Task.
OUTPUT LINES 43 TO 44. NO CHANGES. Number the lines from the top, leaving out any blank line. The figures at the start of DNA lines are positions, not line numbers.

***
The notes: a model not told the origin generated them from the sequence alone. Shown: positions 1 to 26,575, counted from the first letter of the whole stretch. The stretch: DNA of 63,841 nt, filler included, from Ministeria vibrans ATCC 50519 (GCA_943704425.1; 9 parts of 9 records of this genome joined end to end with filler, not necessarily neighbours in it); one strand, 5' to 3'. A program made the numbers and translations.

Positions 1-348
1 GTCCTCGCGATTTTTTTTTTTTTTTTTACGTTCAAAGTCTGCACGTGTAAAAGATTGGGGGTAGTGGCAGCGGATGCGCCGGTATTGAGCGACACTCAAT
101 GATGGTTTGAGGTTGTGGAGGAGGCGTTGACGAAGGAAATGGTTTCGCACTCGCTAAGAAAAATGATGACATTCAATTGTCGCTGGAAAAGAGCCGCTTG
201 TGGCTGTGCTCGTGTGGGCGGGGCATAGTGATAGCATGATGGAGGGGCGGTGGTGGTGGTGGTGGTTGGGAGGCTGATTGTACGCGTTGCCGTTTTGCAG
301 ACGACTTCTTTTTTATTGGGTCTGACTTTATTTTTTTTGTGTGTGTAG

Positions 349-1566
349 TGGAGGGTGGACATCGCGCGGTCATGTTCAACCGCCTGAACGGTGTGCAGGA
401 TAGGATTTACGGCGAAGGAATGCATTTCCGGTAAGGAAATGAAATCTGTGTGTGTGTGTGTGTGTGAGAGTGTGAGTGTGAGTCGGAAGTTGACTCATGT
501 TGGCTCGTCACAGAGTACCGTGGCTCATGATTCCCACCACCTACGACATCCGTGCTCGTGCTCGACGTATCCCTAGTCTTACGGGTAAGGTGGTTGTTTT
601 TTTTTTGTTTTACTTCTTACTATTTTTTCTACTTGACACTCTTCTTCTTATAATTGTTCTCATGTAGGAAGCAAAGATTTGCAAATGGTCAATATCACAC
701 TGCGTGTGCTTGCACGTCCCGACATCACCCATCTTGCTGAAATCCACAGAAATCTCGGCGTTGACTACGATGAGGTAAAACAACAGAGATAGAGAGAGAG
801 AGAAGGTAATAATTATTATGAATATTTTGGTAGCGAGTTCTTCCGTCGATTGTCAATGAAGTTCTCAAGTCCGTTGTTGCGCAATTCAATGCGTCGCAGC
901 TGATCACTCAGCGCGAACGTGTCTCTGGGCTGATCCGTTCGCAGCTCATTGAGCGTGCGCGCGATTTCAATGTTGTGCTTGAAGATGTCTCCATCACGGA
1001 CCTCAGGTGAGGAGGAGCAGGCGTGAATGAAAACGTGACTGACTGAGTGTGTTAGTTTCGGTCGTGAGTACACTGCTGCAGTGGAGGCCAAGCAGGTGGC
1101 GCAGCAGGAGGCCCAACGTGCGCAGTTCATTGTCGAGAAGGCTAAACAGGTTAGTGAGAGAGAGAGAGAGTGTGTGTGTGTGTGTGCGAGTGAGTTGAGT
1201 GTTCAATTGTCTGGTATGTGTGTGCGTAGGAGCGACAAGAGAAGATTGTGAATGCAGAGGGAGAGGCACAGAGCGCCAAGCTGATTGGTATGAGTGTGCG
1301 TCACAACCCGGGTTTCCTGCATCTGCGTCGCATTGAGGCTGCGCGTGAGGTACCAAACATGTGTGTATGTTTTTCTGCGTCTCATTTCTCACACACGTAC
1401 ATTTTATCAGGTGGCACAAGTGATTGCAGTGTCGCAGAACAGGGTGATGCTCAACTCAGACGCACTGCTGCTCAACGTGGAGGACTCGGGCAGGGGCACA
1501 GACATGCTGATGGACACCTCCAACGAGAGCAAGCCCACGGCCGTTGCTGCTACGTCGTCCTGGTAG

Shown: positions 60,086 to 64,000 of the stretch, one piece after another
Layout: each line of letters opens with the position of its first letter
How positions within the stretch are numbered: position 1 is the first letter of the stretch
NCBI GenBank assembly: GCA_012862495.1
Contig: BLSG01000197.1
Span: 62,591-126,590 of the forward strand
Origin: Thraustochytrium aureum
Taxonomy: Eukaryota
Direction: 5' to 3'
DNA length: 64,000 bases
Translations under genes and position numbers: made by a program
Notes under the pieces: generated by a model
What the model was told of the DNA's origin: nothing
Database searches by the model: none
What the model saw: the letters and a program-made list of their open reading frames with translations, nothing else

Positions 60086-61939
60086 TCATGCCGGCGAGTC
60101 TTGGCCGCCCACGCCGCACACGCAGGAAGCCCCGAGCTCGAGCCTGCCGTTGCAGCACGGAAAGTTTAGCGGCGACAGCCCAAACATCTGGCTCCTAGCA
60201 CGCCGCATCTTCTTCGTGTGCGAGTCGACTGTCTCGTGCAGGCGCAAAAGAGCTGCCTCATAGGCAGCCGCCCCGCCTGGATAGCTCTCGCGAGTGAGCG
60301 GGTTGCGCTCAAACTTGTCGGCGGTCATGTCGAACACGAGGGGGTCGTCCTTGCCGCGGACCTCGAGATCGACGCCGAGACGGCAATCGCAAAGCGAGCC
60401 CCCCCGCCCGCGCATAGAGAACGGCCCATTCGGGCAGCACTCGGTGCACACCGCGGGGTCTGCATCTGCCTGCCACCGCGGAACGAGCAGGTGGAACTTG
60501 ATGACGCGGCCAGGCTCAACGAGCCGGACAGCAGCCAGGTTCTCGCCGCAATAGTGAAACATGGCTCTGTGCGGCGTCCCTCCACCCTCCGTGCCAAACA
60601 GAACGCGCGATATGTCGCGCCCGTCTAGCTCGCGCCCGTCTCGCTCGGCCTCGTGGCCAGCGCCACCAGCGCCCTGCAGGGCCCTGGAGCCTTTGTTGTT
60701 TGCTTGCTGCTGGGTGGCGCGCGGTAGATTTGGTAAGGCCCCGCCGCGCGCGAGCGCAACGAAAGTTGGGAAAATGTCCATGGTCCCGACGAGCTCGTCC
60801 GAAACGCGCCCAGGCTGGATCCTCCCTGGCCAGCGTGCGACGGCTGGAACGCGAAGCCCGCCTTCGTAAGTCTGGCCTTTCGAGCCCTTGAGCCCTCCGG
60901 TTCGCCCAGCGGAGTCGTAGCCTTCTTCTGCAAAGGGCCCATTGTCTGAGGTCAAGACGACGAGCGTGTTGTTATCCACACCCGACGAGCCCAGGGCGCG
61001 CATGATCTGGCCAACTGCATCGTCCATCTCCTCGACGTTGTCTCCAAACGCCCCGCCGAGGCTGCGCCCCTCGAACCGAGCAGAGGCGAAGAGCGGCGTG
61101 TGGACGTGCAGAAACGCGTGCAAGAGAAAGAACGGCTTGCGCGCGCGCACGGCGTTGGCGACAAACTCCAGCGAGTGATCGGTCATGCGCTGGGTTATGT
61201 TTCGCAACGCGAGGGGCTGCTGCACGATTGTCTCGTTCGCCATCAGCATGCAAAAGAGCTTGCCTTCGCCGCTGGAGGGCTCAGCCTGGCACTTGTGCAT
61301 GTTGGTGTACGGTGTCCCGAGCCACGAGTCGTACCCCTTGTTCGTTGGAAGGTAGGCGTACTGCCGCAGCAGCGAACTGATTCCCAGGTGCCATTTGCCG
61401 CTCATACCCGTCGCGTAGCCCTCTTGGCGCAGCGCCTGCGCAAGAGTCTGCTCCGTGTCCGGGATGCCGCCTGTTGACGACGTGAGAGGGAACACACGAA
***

60601 GAACGCGCGATATGTCGCGCCCGTCTAGCTCGCGCCCGTCTCGCTCGGCCTCGTGGCCAGCGCCACCAGCGCCCTGCAGGGCCCTGGAGCCTTTGTTGTT
60701 TGCTTGCTGCTGGGTGGCGCGCGGTAGATTTGGTAAGGCCCCGCCGCGCGCGAGCGCAACGAAAGTTGGGAAAATGTCCATGGTCCCGACGAGCTCGTCC